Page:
World Sight Day is an event to raise awareness about the need of having a strategy to prevent visual impairment through the development of funded programs. This year, the International Agency for the Prevention of Blindness (IAPB) will deliver data on the prevalence of avoidable blindness and visual impairment, its causes, as well as estimates until the year 2020 to sensitize the authorities and to raise public awareness about the need of a universal ocular exam prioritizing children, old people and diabetics.
About 285 million people have visual impairment in the world. Of these, 39 million are blind and 246 million have moderate or severe visual impairment.
Eighty percent of visual impairment is avoidable, treatable and/or preventable.
Ninety percent of blind people live in low-income countries.
It is estimated that around 19 million children have visual disability.
About 65% of all people with visual impairment are older than 50 years old, while this group represents just 20% of the world population. As the older population increases so does the need to have programs.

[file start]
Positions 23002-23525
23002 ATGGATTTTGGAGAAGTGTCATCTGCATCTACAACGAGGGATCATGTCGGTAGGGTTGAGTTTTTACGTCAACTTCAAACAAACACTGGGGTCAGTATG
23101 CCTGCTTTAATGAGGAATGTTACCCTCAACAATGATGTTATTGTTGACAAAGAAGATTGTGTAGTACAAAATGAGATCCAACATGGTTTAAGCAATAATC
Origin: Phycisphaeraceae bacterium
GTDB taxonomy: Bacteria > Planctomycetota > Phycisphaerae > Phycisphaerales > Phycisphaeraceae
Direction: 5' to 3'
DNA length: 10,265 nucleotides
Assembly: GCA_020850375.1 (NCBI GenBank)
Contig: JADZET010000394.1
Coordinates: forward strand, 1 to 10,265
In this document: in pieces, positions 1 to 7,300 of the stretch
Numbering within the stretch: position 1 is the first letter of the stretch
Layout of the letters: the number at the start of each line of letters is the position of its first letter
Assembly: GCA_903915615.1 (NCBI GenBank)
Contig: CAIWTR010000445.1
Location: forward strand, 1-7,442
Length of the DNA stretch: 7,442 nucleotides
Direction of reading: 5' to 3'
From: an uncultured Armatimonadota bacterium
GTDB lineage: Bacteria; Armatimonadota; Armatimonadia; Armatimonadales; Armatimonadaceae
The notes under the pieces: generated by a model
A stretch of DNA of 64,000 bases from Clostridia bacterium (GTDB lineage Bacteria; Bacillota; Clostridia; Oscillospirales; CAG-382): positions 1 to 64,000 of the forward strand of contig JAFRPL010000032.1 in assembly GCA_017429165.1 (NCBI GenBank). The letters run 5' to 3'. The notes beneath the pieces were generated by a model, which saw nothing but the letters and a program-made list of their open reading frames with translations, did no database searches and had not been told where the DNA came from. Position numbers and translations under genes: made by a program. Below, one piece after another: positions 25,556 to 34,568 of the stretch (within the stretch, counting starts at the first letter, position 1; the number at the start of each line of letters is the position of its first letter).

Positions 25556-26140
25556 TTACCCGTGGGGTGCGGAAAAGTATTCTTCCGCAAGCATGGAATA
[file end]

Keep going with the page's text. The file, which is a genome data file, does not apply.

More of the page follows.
The prevention of blindness strategies are among the most profitable health actions.
During 2014, the Health Ministries of the region agreed to a plan at the Pan-American Health Organization (PAHO) to reduce blindness and avoidable visual deficiencies by the year 2019. According to PAHO, more than 26 million people suffer from visual impairment in the Americas, making it necessary to increase the coverage in eye care to the primary level, cataract surgery, and correction of refractive errors.